TL;DR

On with TASK #2 from The Weekly Challenge #156. Enjoy!

# The challenge

You are given number, $n > 0. Write a script to find out if the given number is a Weird Number. According to Wikipedia, it is defined as: The sum of the proper divisors (divisors including 1 but not itself) of the number is greater than the number, but no subset of those divisors sums to the number itself. Example 1: Input:$n = 12
Output: 0

Since the proper divisors of 12 are 1, 2, 3, 4, and 6, which sum to 16;
but 2 + 4 + 6 = 12.


Example 2:

Input: $n = 70 Output: 1 As the proper divisors of 70 are 1, 2, 5, 7, 10, 14, and 35; these sum to 74, but no subset of these sums to 70.  # The questions Whatâ€™s in the challenges this week? Is there anything that calls for lazy, brutey force attacks, or is it just me? # The solution As anticipated, Iâ€™m very lazy this week. This totally reflects in the Perl solution, where I summon three different modules to get the job done: #!/usr/bin/env perl use v5.24; use warnings; use experimental 'signatures'; no warnings 'experimental::signatures'; use FindBin '$Bin';
use lib "$Bin/local/lib/perl5"; use Algorithm::Knapsack; use ntheory 'divisors'; use List::Util 'sum'; say$_, ' ', is_weird($_) for (@ARGV ? @ARGV : (12, 70)); sub is_weird ($n) {
my @divs = reverse divisors($n); shift @divs if @divs > 1; return 0 if$n >= sum @divs;
my $ks = Algorithm::Knapsack->new(capacity =>$n, weights => \@divs);
$ks->compute; for my$solution ($ks->solutions) { my$sum = sum @divs[$solution->@*]; return 0 if$sum == $n; } return 1; }  Need the divisors? There you go, ntheory. Need to arrange good approximations? There you go, Algorithm::Knapsack. Need to do sums? There you go, List::Util. Need some glue? There you go, Perl. The Raku translation shows even more lazyness. While some stuff is included just like the batteries, like a handy sum method, looking for proper divisors and using the knapsack algorithm is harder because a very lazy search did not make anything stand out. So I opted for implementing stuff just to minimize the waste of time for looking a pre-made solution. Iâ€™m ashamed. Here it is: #!/usr/bin/env raku use v6; sub MAIN (*@args) { my @inputs = @args ?? |@args !! (12, 70); @inputs.map({ put$_, ' ', is-weird($_); }); } sub proper-divisors (Int:D$n) { (1..($n/2)).grep:$n %% * }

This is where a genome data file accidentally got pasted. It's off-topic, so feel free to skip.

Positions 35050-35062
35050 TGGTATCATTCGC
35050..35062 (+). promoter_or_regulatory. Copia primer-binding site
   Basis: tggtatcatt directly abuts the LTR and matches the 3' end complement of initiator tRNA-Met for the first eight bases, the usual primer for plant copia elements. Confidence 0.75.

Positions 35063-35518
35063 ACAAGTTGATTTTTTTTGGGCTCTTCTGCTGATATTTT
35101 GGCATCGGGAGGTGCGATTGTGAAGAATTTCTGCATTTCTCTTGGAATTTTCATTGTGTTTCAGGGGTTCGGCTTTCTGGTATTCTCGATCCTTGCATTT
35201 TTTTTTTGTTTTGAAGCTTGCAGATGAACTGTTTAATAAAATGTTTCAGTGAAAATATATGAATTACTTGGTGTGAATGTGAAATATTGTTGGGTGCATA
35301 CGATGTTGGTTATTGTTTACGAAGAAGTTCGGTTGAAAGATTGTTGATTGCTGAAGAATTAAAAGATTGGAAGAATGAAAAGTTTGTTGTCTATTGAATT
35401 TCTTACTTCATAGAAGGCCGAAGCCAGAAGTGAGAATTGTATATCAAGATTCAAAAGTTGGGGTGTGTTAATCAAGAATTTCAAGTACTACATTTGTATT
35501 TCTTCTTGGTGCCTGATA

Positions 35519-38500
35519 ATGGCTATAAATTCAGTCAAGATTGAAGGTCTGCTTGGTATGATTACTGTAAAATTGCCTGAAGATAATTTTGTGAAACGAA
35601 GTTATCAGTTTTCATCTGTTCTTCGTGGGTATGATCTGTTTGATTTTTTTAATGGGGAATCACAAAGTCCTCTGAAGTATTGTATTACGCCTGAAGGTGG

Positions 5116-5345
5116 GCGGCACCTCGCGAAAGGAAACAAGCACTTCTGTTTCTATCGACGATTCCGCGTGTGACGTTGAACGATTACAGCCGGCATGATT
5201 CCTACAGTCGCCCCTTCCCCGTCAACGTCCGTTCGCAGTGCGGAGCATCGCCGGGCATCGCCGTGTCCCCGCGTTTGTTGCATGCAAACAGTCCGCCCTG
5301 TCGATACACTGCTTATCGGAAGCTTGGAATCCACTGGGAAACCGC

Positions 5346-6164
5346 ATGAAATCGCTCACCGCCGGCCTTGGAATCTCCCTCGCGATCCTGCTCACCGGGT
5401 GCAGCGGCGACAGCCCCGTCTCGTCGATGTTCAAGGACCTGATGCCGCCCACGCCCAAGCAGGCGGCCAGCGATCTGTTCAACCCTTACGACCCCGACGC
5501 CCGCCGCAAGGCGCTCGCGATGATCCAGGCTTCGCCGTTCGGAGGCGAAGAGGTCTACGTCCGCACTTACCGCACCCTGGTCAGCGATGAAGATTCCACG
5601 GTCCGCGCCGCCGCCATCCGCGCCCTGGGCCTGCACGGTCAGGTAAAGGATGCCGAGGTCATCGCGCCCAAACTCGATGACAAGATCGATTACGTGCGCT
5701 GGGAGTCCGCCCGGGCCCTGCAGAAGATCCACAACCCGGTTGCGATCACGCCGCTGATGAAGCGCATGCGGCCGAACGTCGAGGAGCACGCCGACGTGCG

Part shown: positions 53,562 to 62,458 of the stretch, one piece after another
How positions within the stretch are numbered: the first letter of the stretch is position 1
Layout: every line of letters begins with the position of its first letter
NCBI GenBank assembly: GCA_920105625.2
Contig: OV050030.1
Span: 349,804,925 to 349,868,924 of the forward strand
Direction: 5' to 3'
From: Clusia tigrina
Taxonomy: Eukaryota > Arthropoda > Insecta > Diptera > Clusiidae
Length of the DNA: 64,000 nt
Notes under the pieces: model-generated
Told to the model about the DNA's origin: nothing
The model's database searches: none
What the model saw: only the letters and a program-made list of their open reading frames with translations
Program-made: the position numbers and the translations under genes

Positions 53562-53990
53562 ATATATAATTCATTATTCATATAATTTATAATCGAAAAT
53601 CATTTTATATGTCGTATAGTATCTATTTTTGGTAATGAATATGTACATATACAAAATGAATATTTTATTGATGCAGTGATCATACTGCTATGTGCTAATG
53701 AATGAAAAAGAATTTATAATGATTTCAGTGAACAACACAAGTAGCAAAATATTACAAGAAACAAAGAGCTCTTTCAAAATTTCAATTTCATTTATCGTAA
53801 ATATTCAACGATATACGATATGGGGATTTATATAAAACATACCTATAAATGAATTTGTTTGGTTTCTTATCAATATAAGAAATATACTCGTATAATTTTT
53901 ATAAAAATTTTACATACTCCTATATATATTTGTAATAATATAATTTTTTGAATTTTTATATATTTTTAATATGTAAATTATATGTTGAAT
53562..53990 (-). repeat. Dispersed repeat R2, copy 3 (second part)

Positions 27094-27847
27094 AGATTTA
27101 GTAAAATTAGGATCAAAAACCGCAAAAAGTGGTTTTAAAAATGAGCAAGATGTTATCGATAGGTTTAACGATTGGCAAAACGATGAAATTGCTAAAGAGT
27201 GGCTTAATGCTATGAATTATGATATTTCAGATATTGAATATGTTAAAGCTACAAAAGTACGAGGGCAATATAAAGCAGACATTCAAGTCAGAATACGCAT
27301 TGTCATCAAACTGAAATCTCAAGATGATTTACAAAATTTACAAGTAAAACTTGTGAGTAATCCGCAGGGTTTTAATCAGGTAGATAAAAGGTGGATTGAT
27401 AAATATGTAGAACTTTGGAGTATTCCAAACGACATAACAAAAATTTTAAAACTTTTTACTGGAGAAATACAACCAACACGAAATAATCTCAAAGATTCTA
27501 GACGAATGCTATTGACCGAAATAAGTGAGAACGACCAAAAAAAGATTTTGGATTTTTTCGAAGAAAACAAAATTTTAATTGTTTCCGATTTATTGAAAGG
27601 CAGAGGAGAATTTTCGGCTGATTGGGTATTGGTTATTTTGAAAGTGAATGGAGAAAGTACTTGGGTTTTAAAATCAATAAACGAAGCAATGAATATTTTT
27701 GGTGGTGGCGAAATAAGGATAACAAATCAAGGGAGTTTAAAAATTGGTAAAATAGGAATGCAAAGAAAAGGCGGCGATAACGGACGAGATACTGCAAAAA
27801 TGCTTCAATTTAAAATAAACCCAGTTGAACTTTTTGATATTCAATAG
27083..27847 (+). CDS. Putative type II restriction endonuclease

sub is-weird (Int:D $n) { my @divs = proper-divisors($n);
return 0 if @divs.sum <= $n; loop { my$sum = @divs.sum;
return 0 if $sum ==$n;
return 1 if $sum <$n;
my $ms = @divs.pop; my$target = $n -$ms;
for (^(2 ** @divs.elems)).reverse -> $k is copy { my$sum = 0;
my $i = 0; while$k > 0 {
$sum += @divs[$i] if $k +& 1; return 0 if$target == $sum; ++$i;
\$k +>= 1;
}
}
}
}


I guess the implementation if is-weird is closer to what I was expected to do. I mean, what I think I might have been expected to do, i.e. code a solution specific to the problem. Whatever, the Perl solution is a solution too.

Anyway, here Iâ€™m trying to find out if thereâ€™s an arrangement that sums up exactly to the input number, except that Iâ€™m trying to bail out early if conditions donâ€™t apply any more. This is obtained by considering the sums with the highest number(s) first, eliminating them on the way. When we end up with a residual list whose sum is lower than the target number, thereâ€™s no way to select a subset that sums exactly to that and we can safely return early. Not too much of an optimization but still.

The proper-divisors function finally gave me the occasion to use the whatever variable in a grep. So far I could not manage to get it right, but as you can see Iâ€™m still trying.

You might have observed that Iâ€™m using the first singular person a lot here, instead of a more inclusive first plural version. This is because I take full responsibility for not thinking too much about the solution to the challenge, and I donâ€™t want to make it appear like itâ€™s somebody elseâ€™s fault too.

Letâ€™s hope the best for people in Ukraine, and the rest of the places that are in a war!

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